It is an approach that works well at the River Learning Trust: “We blend the local knowledge that the school has, which is invaluable, with the technical and accounting knowledge of the central school business partner,” Ms Appleby explained.

“Our structure has several school business partners spread across the trust who each work with six or seven schools so that they retain local knowledge.”

Naturally, each trust is different, and some have more centralised structures than others. But harnessing the power of school-level intelligence is an effective way to cement positive relationships across the trust.

Sharing the trust’s vision

With these strong relationships in place, it becomes easier to encourage schools to join forces to work towards one, overarching vision. But this can only be achieved by engaging schools with each step of the journey there.

For instance, to improve outcomes for pupils, it may be necessary to focus on specific subject areas, or find better ways to manage data.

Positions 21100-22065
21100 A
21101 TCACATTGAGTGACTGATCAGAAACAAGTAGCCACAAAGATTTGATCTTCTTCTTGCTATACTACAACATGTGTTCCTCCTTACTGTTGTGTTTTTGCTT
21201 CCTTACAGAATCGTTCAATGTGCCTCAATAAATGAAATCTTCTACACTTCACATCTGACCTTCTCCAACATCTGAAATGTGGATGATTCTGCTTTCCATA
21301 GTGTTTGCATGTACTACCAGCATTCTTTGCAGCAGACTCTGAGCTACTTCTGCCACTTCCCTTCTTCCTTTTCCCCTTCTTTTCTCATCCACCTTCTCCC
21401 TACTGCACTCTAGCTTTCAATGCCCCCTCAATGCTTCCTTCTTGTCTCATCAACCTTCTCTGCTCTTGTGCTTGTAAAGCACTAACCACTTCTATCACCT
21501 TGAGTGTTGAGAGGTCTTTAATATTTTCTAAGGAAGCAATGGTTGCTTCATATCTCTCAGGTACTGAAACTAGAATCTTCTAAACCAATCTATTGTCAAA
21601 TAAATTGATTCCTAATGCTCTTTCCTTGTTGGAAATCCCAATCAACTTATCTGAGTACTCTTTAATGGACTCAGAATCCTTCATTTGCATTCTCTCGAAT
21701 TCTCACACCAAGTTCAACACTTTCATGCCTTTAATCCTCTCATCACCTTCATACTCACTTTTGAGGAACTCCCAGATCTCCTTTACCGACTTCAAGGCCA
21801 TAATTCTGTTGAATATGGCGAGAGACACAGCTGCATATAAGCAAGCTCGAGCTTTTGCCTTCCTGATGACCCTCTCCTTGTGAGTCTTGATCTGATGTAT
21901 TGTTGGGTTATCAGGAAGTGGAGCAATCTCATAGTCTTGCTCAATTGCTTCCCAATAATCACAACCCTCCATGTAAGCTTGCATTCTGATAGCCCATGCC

Sharing objectives with schools right from the start is crucial because, as Ms Appleby said: “You can have the best idea in the world, or the best system, but if people haven’t bought into it – it will fail.”

For Mr Moore, the process of celebrating on-going achievements is an effective way to gain that buy-in. “It’s about winning hearts and minds, so whenever something works, like when we make a saving through pooling our purchasing might, we make sure everyone knows about it.

“These small wins allow trust members to see the advantages of being part of a bigger group on a daily and weekly basis, and this is how you start to get everyone on board.”

Conclusion

Each of these four steps are strengthening relationships between and among schools in a trust, thereby creating a whole that is greater than the sum of its parts and a powerful force with a shared common goal – better outcomes for children and young people. 

  • Leora Cruddas is CEO of the Confederation of School Trusts. The views in this article are explored in greater depth in the PS Financials paper, Checks and Balance, which can be downloaded from www.psfinancials.com/checksandbalance